T4 - Which approach should be used ? If we consider the microstructure point of view, In the more exact version of the Warren-Averbach method, the profiles should never be modelled, but experimentally measured and then deconvoluted. No modelling at all is the best approach. In this sense, pretending that the Fundamental Parameter Approach is better than the Analytical Profile Approach is nonsense because none is as good as measuring profile shapes. Learning profile is almost equivalent to measuring. However, the problem of learnt-profiles is that they apply perfectly only at the angular position from where they are parametrized. Modelling comes back for their extrapolation to the whole powder pattern. In my opinion, no matter if the whole g profile is modeled by taking account of its various components independently or simultaneously respectively by FPA and APA. Both methods are in fact approximated approaches. My recommendation would be to use the method providing the best fit on the g profiles, whatever it is.
T5 - About using the appropriate g profile, let me show you how much the profiles can depend on the sample preparation. These two patterns were made from the same compound with the same recording conditions. One was filled in a side-loaded holder so that the surface sample was plane but some preferred orientation remains. The upper pattern was from a sample dusted through a sieve so that the surface was rough. If I had to deal with the microstructure effect of this sample and I wanted to treat simultaneously the structure constraint, which g function should I use ? That is a problem.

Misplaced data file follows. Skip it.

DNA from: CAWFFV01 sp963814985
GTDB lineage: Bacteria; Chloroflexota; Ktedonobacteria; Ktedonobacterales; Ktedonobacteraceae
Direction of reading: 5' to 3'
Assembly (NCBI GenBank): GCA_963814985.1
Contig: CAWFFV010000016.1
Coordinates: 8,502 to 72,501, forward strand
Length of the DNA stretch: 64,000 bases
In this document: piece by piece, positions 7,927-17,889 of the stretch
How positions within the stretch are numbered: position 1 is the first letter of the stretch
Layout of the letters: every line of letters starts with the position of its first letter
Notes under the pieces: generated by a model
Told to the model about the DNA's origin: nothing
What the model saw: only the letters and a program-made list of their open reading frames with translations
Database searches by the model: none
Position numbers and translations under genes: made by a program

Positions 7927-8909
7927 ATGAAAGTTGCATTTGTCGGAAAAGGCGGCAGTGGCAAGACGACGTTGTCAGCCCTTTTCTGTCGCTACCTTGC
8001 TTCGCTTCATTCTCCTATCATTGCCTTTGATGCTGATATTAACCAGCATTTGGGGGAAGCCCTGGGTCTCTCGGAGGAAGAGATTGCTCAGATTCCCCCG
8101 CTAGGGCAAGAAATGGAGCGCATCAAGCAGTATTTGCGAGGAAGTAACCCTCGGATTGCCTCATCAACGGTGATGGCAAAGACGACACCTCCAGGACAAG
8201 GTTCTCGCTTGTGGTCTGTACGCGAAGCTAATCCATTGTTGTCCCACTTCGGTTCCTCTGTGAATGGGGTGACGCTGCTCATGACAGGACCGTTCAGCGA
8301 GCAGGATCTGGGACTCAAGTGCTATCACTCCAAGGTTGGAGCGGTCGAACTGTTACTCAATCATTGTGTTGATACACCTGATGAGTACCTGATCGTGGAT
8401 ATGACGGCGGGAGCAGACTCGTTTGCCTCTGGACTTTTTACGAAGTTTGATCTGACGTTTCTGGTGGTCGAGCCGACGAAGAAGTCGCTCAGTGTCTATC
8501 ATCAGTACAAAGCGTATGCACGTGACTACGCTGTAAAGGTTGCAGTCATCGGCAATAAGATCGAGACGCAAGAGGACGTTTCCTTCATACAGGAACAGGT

T6 - For describing diffraction by any kind of matter, the Debye equation is the more general, which has yet been applied for modelling nanocrystalline solids, or two-dimensional materials, including turbostratically stacked layer systems. Nevertheless, the Debye equation cannot be directly introduced in the Rietveld method, that absolutely needs a hkl-based description of the diffraction phenomenon.